The complex interaction between brain and behaviour in language disorder is well established. Yet to date, the imaging literature in the language disorder field has continued to pursue heterogeneous and relatively small clinical cross-sectional samples, with emphasis on cortical structures and volumetric analyses of subcortical brain structures. In our current work, we aimed to go beyond this state of knowledge to focus on the microstructural features of subcortical brain structures (specifically the caudate nucleus) in a large cohort of neonates and study its association with emerging language skills at 24 months. Variations in neonatal brain microstructure could be interpreted as a proxy for in utero brain development. As language development is highly dependent on cognitive function and home literacy environment, we also examined their effect on the caudate-language function relationship utilizing a conditional process model. Our findings suggest that emerging language development at 24 months is influenced by the degree of left lateralization of neonatal caudate microstructure, indexed by diffusion tensor imaging (DTI)-derived fractional anisotropy (FA). FA is an indirect measure of neuronal and dendritic density within grey matter structures. We also found that the caudate-language function relationship is partially mediated by cognitive function. The conditional indirect effect of left caudate FA on language composite score through cognitive function was only statistically significant at low levels of home literacy score (-1 standard deviation [SD]). The authors proposed that this may be related to 'compensatory' development of cognitive skills in less favourable home literacy environments.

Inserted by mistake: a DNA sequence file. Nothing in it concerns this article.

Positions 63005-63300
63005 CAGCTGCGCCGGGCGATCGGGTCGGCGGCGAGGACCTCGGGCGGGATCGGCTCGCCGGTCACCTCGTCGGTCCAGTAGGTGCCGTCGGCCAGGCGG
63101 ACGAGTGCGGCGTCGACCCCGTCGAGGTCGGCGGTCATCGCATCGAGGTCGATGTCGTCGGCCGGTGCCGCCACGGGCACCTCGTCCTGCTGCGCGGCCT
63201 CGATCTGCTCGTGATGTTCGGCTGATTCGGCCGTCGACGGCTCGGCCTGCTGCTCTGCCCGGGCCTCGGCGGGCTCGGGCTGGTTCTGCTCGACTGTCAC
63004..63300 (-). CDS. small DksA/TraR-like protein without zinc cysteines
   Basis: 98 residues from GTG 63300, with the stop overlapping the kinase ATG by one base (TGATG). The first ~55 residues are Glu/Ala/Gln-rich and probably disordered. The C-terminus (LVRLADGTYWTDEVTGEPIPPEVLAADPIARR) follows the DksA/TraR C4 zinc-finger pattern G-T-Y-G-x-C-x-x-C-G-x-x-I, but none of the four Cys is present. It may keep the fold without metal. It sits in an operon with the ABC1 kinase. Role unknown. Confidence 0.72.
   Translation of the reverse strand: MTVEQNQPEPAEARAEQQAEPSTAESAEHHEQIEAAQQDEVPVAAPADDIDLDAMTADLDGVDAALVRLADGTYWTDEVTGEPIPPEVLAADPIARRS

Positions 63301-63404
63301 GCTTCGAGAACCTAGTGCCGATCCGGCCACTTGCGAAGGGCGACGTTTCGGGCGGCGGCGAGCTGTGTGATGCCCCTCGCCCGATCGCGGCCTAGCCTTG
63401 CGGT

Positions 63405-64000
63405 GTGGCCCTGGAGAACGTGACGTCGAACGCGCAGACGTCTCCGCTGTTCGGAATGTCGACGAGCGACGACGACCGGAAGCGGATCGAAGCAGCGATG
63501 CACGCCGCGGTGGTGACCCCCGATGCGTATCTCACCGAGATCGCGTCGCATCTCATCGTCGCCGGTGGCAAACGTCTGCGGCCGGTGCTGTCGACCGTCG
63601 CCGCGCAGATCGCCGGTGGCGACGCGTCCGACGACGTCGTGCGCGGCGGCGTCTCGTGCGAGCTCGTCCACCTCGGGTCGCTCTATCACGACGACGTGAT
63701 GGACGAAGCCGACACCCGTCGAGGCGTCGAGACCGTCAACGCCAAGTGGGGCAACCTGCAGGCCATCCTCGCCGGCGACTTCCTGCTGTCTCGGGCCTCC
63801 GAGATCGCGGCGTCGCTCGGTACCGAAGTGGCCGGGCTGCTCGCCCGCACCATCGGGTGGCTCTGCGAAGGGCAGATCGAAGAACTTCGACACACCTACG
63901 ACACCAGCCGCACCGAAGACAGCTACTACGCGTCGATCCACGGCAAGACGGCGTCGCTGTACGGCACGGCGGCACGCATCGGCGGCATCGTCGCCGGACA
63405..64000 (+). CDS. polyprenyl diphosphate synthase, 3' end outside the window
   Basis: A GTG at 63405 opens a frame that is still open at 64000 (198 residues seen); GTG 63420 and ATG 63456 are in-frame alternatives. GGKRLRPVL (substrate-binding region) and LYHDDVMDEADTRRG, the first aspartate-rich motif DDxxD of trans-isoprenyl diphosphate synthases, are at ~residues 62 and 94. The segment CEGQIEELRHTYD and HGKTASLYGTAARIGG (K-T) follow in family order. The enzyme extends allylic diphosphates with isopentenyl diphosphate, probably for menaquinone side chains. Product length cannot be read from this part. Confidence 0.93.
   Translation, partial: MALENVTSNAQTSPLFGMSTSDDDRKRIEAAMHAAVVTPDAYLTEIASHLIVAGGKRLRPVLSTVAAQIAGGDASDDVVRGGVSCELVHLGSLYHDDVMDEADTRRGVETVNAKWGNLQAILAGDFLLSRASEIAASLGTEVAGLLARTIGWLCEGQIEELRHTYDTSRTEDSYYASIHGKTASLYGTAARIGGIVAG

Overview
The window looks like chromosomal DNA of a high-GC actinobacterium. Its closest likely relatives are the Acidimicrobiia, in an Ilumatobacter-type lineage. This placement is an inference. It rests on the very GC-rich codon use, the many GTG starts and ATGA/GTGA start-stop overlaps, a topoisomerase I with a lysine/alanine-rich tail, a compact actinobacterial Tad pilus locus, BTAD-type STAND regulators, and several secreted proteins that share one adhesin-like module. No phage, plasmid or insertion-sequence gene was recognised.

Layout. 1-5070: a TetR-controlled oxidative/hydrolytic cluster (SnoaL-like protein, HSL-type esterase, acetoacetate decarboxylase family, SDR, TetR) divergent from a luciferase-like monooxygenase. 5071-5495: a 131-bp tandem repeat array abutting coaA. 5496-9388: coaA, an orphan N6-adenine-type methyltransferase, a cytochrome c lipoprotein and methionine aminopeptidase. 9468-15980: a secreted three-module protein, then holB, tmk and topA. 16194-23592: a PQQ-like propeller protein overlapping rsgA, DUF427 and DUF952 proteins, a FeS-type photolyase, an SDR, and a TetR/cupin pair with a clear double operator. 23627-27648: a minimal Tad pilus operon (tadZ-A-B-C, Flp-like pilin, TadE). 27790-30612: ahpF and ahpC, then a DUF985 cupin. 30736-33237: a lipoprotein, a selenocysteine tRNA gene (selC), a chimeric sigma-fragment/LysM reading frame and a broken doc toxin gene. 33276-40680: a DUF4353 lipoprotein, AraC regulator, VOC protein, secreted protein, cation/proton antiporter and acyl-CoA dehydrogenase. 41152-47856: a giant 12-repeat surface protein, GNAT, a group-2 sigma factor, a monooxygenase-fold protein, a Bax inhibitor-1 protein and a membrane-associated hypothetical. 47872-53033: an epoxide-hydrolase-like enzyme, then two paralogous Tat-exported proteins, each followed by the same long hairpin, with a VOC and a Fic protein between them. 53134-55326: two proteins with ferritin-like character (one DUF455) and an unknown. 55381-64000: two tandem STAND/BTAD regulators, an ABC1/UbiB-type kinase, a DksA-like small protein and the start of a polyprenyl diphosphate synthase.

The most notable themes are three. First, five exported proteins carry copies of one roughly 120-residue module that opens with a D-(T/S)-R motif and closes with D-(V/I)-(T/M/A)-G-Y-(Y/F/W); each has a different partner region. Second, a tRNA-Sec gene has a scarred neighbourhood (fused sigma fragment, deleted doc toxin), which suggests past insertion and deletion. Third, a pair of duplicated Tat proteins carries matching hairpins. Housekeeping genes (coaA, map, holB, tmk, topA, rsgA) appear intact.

Keywords: caudate nucleus; emerging language development; fractional anisotropy.
© 2021 The Authors. European Journal of Neuroscience published by Federation of European Neuroscience Societies and John Wiley & Sons Ltd.